County collector prepares to print tax bills

By+MEGAN+RYBA%0ACounty+Collector+Ruthane+Small+is+in+the+process+of+putting+together+this+year%27s+property+tax+bills.

By MEGAN RYBA County Collector Ruthane Small is in the process of putting together this year’s property tax bills.

Written by Muleskinner Staff

By MEGAN RYBA County Collector Ruthane Small is in the process of putting together this year's property tax bills.
By MEGAN RYBA
County Collector Ruthane Small is in the process of putting together this year’s property tax bills.

By CLIFF ADAMS
(WARRENSBURG, Mo., digitalBURG) Johnson County taxpayers are saving time, money and potential headaches due to the streamlined property tax billing process created by County Collector Ruthane Small.
Small discussed the changes in equipment, forms, techniques and auditing she implemented during her tenure as collector during a meeting with UCM students Wednesday at the courthouse. She said ensuring accuracy and helping taxpayers is important.
“I started my career as a seasonal worker in 1992,” Small said. “Most people have no idea what my job entails. They are surprised to find out how much goes into this.”
By MEGAN RYBA County Collector Ruthane Small stands by numerous boxes containing blank statements that she and her staff will use for printing Johnson County property tax bills.
By MEGAN RYBA
County Collector Ruthane Small stands by numerous boxes containing blank statements that she and her staff will use for printing Johnson County property tax bills.

Small began by explaining how taxes are calculated, including tax levies, and verified before she prepares tax bills.
“First, the tax assessor must lock in their books,” Small said. “That is actually happening today. Then the county clerk certifies tax levies. An abstract or itemization is provided to me with the final tax amounts. Once this happens, I am ready to begin printing the tax bills.”
Preparing for printing the bills is a massive undertaking that Small has worked diligently to streamline for time and money savings.
“Until 2002, we used a three-part paper for the bill,” Small said. “Sections had to be pulled apart manually which was time consuming. We were sharing an old printer downstairs with the assessor. I updated to a laser printer in 2003 and cut the time from 85 hours to 21 to print all tax bills.”
Small switched to a single sheet with tear-off certification cards that taxpayers can take to the Department of Motor Vehicles for proof of payment.
Another concept Small implemented is bill merging. If a taxpayer owns a vehicle and one or more real estate assets, their bills are “merged” into one envelope. This saves postage expenses and consolidates billing for the taxpayer.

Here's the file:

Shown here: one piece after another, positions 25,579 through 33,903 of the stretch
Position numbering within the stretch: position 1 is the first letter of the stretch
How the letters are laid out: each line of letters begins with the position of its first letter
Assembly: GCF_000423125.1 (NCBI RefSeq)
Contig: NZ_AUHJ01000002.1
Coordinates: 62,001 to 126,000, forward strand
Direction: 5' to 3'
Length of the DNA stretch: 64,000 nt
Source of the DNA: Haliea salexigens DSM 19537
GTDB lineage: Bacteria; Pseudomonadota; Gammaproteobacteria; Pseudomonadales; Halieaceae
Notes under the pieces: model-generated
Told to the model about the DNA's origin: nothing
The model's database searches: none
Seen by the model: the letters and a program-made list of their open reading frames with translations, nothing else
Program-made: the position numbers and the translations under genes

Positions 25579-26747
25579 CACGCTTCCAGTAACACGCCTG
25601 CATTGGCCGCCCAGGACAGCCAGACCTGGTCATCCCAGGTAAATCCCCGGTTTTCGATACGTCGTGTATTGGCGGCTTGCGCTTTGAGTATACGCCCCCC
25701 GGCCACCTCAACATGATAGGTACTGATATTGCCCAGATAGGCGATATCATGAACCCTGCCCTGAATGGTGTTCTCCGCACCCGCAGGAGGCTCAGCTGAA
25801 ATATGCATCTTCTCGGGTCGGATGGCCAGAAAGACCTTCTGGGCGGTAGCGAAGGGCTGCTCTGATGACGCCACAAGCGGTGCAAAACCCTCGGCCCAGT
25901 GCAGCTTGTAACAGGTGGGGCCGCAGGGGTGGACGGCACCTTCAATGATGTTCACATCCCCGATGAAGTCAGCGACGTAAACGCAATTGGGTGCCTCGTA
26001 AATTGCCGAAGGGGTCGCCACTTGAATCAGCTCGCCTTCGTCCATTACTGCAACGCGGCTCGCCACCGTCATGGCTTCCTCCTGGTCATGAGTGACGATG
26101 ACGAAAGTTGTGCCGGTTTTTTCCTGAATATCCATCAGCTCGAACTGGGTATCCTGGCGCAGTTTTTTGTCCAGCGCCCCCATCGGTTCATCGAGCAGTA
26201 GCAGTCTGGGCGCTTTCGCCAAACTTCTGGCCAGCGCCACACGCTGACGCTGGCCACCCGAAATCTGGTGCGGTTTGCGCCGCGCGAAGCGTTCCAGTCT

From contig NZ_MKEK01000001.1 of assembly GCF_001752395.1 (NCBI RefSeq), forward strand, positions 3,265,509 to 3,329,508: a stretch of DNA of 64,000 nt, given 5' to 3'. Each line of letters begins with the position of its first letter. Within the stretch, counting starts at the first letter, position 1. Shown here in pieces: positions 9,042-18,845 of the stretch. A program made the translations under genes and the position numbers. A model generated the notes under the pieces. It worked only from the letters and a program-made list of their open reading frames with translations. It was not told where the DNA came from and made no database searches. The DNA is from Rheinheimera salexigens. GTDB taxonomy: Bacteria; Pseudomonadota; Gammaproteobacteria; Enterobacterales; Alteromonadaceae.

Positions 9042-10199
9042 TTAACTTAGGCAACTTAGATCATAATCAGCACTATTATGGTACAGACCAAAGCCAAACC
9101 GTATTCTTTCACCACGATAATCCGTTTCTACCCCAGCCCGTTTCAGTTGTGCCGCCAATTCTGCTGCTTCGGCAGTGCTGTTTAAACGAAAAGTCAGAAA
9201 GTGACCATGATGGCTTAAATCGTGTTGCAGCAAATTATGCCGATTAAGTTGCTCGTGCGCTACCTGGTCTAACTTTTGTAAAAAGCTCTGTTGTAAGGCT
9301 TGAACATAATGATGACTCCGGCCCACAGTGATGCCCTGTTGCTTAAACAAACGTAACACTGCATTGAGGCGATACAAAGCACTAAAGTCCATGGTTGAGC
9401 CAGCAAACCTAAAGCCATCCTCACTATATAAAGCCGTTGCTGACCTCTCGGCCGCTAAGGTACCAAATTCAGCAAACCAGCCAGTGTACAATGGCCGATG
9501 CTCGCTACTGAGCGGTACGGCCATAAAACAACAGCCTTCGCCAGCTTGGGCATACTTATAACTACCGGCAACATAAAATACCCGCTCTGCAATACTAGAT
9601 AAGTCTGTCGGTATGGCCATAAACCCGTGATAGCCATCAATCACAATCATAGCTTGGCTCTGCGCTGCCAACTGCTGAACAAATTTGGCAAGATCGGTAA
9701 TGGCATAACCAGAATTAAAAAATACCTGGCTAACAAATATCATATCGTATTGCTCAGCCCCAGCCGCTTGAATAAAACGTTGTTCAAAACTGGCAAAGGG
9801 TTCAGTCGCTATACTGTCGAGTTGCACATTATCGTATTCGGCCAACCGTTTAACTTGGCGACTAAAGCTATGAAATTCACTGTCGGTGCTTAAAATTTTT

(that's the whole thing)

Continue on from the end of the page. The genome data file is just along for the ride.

“A summary sheet of all bills is included in the envelope,” Small said. “Merging had to be done by hand in the past. We have added a six-digit taxpayer identification number to ensure proper merging and new software verifies correct bill totals.”
In an effort to save citizen’s time and money, Small has incorporated online payments, made bills easier to spot in the mail, and pushed to install an automated teller machine in the courthouse.
“I introduced online payments in 2009,” Small said. “Individuals have the option to pay in person, by mail, online, or at the drop box by the courthouse. Our office is mailing larger envelopes for easy spotting when picking up your mail. This helps prevent the taxpayer from being hit with a late penalty.”
Tax bills are typically mailed mid-November but are required by law to be mailed by Dec. 1, according to a handout from the collector’s office. Taxes are due by Dec. 31 each year to avoid penalties.
“Payments are accepted as timely based on the postmark,” Small said. “I encourage taxpayers to pay with cash or check. If you pay with credit or debit, there is a 3.9 percent fee assessed by the card issuer. I installed the ATM to reduce cost to the taxpayer. There is a fee but it generally averages less than 1 percent.”
According to the handout, payments are enforced on personal property tax by requiring proof of payment to obtain license plates or registration renewal. Real estate will be seized and sold upon three years of delinquency.
“It is my goal to make things as clear, easy and helpful to the taxpayer as possible,” Small said. “Technology has helped our office tremendously. When I was new, in 1993, we collected a total of $9.8 million in tax payments. Last year’s total was $38 million.”